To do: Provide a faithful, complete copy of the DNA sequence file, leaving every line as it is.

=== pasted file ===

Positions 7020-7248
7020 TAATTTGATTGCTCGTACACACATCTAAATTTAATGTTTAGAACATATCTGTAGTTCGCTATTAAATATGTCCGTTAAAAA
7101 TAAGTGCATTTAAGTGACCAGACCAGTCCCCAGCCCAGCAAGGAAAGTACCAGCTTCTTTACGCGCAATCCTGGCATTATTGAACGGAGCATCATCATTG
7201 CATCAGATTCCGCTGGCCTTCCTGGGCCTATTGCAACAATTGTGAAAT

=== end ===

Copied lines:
Positions 7020-7248
7020 TAATTTGATTGCTCGTACACACATCTAAATTTAATGTTTAGAACATATCTGTAGTTCGCTATTAAATATGTCCGTTAAAAA
7101 TAAGTGCATTTAAGTGACCAGACCAGTCCCCAGCCCAGCAAGGAAAGTACCAGCTTCTTTACGCGCAATCCTGGCATTATTGAACGGAGCATCATCATTG
7201 CATCAGATTCCGCTGGCCTTCCTGGGCCTATTGCAACAATTGTGAAAT